In the photo the mill looks derelict, abandoned, a far cry from the spacious, comfortable holiday home it is now. A second photo on the wall shows how it appeared in1999 when the renovations were well underway.
This 200 year old Norfolk water mill ‘in an idyllic rural position’ is, for two weeks anyway, to be my home. A hideaway, a retreat, where I can rest and begin my recovery. That’s the idea anyway.
It really is a delightful setting. The mill stands directly over the mill stream, so the calming sound of the water bubbling over stones is already beginning to have an effect on me. Four storeys high, it has a huge family kitchen with a pine table in the middle, and an even bigger reception room with old armchairs and sofas and a massive oak dining table that could easily seat 12. Plenty of room for me then! The wooden floors, exposed brickwork and beamed ceilings add to its charm.
The rooms are furnished in a variety of styles, all with comfort in mind. An old chest on the first landing, a child’s school desk in one of the smaller bedrooms, a rocking horse on the landing outside ‘my’ room, alongside an old doll’s house. Did children ever really live here, or have these items been cobbled together to create an image of a family who have just left the building?
The mill stands in about an acre of ground, surrounded by fields and woods. Not a single building in sight even from the windows on the top floor – one of the reasons I chose this particular location.
Friends suggested that I shouldn’t be alone at this time, but, for me, it seemed the right thing to do. Everyone has been so kind after my …. loss… but I was beginning to feel smothered. I felt like I couldn’t breathe, but already, here I can feel the fresh air filling my lungs and my mind.
I was hoping I could begin writing again. I haven’t written a word since.. Well, even for months before, to be honest. I was so wrapped up in my life and the future that I hadn’t thought about picking up a pen, or opening my laptop.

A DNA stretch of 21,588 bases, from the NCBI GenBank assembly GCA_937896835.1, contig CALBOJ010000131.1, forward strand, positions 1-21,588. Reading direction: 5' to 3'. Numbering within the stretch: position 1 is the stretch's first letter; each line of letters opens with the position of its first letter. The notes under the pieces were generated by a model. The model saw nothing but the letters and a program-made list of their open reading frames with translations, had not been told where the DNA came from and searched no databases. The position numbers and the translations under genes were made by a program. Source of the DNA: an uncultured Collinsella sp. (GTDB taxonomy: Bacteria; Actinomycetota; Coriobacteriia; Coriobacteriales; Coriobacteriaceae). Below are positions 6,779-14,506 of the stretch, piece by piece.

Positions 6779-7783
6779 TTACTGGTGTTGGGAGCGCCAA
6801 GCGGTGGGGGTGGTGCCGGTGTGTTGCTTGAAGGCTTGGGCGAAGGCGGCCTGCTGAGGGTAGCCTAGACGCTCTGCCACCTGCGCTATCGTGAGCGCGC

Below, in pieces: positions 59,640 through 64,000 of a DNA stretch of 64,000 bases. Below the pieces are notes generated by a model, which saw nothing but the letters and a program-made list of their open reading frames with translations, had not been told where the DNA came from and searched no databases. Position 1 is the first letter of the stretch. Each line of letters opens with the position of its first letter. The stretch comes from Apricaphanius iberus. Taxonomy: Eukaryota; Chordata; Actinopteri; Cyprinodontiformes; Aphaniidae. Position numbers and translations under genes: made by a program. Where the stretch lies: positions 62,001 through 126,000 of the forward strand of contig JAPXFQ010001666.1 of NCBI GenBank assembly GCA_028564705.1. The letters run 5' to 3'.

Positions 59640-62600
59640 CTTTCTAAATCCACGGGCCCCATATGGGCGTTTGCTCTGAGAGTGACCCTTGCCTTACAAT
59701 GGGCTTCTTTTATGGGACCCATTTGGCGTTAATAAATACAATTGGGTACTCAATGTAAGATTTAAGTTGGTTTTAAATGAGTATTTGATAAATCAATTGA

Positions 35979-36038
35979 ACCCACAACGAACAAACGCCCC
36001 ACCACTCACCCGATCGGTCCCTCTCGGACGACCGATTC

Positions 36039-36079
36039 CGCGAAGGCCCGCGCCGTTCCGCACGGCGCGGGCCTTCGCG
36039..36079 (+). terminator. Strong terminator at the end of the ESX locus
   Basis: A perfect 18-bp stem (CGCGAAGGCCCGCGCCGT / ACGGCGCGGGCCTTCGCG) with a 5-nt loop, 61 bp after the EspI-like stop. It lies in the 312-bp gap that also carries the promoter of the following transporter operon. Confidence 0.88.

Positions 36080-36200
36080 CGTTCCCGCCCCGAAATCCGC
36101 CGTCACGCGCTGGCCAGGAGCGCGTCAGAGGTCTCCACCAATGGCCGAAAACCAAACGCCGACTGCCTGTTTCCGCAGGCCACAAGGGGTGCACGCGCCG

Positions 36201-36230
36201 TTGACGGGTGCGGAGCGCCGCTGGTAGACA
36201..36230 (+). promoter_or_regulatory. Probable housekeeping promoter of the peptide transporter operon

Here, with no interruptions, no hushed voices, I might be able to take up where I left off.
Feeling tired after the long journey I make a quick supper of toasted cheese and turn in for the night. The bed is old, but soft and comfy, with crisp white sheets and duvet, and, thankfully, I sleep well for the first time in ages.
It is still dark outside when I wake with a start. Disorientated initially, I soon remember where I am and hold my breath to listen. What woke me? I can’t hear anything and soon go back to sleep.
I wake again to bright sunlight streaming through the gaps in the curtains. It’s early yet, but I feel so refreshed after a good night’s sleep that I leap out of bed and into the shower. Fully dressed I open the curtains and flood the room with light. On the chest of drawers I see a well-loved, old, rag doll that I hadn’t noticed yesterday. Her head is nearly bald and her clothes are faded, but she was obviously beautiful once. I wonder about her owner as I tuck her in my bed with her head resting on the pillow.
My first full day is spent walking the footpaths, returning to the mill only when hunger strikes. After a late lunch I open my laptop. The Wi-Fi is good (phone signal is non-existent) and I send a short email to Jeff just to say I am here and doing fine. He will let the others know I am ok, so I won’t be inundated by messages and questions.
I read through the novel I was working on a lifetime ago, type today’s date August 25th 2018, and, without warning, I am sucked into the lives of my characters and my fingers fly over the keyboard.